James Mathews (American politician)
James Mathews ( born June 4, 1805 in Liberty, Trumbull County, Ohio, † March 30, 1887 in Knoxville, Iowa ) was an American politician. Between 1841 and 1845 he represented the state of Ohio in the U.S. House of Representatives.
James Mathews attended the public schools of his home. After a subsequent law degree in 1830 and its recent approval as a lawyer, he started in Coshocton to work in this profession. At the same time he proposed as a member of the Democratic Party launched a political career. From 1832 to 1837 he sat as an MP in the House of Representatives from Ohio; in the years 1838 and 1839 he was a member of the State Senate.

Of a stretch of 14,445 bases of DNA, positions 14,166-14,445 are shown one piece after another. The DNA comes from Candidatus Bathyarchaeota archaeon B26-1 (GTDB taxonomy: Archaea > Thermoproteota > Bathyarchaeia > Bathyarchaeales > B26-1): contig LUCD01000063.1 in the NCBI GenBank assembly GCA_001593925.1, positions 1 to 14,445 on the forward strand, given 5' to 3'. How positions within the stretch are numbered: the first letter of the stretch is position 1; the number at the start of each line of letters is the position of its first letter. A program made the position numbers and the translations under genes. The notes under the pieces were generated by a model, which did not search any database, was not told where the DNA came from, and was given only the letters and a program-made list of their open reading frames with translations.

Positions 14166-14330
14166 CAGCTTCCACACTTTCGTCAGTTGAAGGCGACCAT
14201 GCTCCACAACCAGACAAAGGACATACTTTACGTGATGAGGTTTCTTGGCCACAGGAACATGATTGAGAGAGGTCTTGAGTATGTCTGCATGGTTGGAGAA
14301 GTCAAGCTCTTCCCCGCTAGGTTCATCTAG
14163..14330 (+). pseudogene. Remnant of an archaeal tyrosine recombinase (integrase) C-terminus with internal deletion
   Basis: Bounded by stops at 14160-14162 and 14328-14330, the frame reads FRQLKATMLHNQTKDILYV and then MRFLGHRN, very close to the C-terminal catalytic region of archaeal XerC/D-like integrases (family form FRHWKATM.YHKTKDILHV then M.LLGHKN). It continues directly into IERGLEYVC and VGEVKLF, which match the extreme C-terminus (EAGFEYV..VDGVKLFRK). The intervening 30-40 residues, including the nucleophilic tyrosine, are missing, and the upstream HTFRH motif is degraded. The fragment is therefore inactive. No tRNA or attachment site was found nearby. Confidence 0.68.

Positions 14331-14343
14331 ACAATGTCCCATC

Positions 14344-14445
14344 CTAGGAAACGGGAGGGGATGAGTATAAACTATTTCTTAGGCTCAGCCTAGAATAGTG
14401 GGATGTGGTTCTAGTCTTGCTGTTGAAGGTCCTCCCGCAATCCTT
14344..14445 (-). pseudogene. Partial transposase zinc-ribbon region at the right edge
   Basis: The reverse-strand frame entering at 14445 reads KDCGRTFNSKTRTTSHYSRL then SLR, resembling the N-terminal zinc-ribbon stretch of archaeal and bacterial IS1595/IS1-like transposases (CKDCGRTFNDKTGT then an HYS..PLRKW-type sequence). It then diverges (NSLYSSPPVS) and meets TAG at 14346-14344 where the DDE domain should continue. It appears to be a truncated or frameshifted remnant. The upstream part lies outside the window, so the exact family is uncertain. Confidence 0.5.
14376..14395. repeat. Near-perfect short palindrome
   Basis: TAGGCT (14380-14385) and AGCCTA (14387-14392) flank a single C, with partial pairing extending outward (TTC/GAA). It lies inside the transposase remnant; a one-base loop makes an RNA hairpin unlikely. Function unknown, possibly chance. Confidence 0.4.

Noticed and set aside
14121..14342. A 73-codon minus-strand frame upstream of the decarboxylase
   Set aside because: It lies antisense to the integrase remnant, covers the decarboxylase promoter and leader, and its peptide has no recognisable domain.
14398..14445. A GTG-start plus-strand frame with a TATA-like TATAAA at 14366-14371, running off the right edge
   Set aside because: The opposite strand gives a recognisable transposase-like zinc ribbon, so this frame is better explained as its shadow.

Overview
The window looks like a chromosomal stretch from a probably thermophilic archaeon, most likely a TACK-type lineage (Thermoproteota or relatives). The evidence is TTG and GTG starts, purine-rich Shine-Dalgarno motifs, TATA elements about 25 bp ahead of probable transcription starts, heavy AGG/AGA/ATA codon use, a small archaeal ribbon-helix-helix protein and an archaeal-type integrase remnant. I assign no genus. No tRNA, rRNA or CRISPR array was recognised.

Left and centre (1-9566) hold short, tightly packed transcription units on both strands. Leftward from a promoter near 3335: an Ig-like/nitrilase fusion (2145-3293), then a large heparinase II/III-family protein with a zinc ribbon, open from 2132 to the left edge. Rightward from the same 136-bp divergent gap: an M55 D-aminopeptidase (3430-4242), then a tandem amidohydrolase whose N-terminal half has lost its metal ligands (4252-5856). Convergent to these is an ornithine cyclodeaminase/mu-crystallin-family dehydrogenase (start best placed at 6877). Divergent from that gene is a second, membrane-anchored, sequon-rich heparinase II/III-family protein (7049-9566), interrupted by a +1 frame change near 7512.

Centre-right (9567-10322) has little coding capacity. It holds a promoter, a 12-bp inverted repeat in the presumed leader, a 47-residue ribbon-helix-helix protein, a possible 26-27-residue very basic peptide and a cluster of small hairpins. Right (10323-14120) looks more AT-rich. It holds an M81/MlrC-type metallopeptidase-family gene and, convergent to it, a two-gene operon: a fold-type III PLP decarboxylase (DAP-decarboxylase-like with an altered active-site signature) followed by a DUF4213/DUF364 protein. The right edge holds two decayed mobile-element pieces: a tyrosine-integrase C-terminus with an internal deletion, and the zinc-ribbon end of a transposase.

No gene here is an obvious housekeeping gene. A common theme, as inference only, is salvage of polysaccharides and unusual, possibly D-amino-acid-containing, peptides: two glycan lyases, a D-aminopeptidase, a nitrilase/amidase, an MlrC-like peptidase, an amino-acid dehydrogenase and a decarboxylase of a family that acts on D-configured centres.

In the congressional elections of 1840 Mathews was in the 13th electoral district of Ohio in the U.S. House of Representatives in Washington DC chosen, where he became the successor of Daniel Parkhurst Leadbetter on March 4, 1841. After a re-election he was able to complete in Congress until March 3, 1845 two legislative sessions. Since 1843 he represented there as a successor of Joshua Reed Giddings the 16th district of his state. This period was characterized by the tensions between President John Tyler and the Whigs. It was also at that time already been discussed about a possible annexation of the independent Republic of Texas since 1836 by Mexico.
1844 Mathews waived on another candidacy. In 1855 he moved to Knoxville, Iowa. Between 1857 and 1859 he was a prosecutor in the local Marion County. During the Civil War he served there as Provost Marshal; in the years 1869 and 1870 he was postmaster in Knoxville. He then taught for four years the tray Pomology at Iowa State College in Ames. He died on 30 March 1887 in Knoxville, where he was also buried.